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As government bankruptcy in a community arises, local taxpayers may be overlooked and lose their voice and assets, Professor Christine Chung argues in her recent article published by Widener Law Journal.
In the article, “Municipal Bankruptcy, Essential Municipal Services, and Taxpayers' Voice,” Professor Chung discusses the relationship between local governments and their stakeholders (taxpayers). She looks further into how municipal bankruptcy plays a role in the lives of taxpayers, and how municipal bankruptcy law might improve the interest and voices of taxpayers.
Professor Chung’s interests include regulatory
architecture and regulatory reform, risk management, compliance, and
corporate governance and feminist jurisprudence.
A previous article of hers, “Zombieland/the Detroit
Bankruptcy: Why Debts Associated with Pensions, Benefits, and Municipal
Securities Never Die…and How They Are Killing Cities Like Detroit,” was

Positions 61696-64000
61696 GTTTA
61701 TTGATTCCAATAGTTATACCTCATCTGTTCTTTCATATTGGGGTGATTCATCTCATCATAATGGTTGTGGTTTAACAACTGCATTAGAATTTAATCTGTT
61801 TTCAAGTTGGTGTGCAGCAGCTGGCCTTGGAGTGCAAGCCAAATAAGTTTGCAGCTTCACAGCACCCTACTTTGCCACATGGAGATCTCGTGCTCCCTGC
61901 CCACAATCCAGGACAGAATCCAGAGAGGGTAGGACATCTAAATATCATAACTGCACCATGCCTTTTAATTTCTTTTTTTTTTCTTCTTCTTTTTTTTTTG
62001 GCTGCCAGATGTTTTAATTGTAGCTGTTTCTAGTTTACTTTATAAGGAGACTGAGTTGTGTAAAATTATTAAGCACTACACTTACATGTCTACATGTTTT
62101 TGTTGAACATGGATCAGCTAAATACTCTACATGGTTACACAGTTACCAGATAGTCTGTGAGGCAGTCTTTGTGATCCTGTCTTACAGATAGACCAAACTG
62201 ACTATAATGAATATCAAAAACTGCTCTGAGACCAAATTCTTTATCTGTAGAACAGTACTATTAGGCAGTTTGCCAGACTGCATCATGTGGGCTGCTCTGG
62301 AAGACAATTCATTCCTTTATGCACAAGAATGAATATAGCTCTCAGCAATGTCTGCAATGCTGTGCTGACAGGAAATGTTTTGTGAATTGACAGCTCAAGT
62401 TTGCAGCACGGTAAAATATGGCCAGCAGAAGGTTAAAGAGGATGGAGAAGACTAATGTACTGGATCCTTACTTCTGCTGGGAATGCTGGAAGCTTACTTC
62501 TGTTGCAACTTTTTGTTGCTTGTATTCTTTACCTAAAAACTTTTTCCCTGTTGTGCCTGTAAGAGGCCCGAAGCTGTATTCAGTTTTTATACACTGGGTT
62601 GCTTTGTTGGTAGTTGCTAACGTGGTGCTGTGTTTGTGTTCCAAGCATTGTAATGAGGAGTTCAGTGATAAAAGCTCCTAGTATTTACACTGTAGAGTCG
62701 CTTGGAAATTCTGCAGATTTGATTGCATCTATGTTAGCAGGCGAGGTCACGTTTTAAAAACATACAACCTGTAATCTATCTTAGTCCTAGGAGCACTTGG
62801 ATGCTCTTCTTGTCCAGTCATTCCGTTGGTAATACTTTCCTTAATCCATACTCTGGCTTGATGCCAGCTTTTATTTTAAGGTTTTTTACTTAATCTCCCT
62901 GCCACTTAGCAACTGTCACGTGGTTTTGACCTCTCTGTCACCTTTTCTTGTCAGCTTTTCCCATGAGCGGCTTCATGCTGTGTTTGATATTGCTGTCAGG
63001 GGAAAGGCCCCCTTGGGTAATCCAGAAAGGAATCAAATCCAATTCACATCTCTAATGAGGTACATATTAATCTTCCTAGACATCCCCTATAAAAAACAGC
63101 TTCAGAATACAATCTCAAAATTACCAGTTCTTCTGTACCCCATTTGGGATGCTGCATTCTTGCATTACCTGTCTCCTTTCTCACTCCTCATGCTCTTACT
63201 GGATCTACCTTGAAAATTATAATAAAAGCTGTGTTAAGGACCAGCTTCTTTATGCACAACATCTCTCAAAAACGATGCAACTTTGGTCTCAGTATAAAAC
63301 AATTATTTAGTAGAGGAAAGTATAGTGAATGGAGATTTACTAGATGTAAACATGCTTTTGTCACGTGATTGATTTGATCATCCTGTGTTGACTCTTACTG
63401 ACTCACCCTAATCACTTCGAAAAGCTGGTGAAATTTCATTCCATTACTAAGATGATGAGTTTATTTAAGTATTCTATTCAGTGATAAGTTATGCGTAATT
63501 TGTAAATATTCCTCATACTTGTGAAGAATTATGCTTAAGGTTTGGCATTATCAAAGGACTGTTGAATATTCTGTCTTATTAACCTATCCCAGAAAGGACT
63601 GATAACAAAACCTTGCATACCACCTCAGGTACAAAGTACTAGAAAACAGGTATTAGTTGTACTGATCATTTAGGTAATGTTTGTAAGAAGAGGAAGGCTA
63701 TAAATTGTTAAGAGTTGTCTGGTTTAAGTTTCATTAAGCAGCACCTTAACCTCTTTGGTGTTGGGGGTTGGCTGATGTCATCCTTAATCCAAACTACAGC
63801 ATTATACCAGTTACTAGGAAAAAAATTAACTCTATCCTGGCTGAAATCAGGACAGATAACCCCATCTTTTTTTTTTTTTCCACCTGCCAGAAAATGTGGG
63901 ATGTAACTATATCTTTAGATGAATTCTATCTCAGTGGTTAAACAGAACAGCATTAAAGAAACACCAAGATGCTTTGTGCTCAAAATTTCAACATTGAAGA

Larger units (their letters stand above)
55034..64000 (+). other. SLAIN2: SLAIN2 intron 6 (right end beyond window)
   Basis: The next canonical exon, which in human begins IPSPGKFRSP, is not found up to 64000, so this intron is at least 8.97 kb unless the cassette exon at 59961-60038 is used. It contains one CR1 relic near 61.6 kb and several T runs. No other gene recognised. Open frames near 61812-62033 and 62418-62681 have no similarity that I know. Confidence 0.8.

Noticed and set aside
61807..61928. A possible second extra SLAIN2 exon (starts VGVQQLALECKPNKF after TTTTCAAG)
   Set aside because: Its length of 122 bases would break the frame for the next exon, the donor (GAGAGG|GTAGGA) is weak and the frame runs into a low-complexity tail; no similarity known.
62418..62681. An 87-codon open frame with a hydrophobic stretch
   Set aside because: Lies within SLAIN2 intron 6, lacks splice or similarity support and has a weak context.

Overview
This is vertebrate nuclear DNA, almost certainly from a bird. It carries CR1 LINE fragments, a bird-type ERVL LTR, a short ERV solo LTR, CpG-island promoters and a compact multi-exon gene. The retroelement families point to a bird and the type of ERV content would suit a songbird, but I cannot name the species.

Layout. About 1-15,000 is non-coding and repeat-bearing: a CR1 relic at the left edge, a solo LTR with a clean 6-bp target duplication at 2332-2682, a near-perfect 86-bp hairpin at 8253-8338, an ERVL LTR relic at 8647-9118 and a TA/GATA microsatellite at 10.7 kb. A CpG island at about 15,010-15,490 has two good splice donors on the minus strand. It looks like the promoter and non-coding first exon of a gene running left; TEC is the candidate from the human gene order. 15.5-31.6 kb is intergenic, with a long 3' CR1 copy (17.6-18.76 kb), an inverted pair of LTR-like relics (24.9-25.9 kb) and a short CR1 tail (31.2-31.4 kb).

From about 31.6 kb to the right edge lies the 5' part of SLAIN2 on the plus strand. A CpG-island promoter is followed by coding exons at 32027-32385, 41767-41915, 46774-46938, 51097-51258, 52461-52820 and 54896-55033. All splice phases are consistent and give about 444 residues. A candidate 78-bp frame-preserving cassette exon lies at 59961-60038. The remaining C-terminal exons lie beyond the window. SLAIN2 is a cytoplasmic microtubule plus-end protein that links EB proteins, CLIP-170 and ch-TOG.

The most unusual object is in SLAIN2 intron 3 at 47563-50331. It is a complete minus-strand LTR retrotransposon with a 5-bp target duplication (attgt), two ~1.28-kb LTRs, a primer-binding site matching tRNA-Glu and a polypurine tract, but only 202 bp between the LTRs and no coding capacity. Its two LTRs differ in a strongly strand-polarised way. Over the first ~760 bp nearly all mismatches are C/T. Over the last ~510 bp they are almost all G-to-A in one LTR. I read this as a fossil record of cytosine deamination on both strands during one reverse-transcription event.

listed among the top 10 notable employee benefits articles in a
prestigious list by Marshall Law School’s “Tax Notes.”
Professor Chung currently co-directs the Institute for Financial Market Regulation,
a joint program with the University at Albany that connects academic
researchers with the knowledge the professionals in financial market
regulation experience. As co-director, she helped to organize the fall
Detroit: The Potential Ripple Effects of the Largest Municipal
Bankruptcy in U.S. History and What It Might Mean for New York.”
Read the entire article (.pdf)
Professor Chung joined the Albany Law School staff in
2007 as director of the Securities Arbitration Clinic. She received her
J.D from Harvard, and her B.A from Amherst College.
By Megan Lounsbury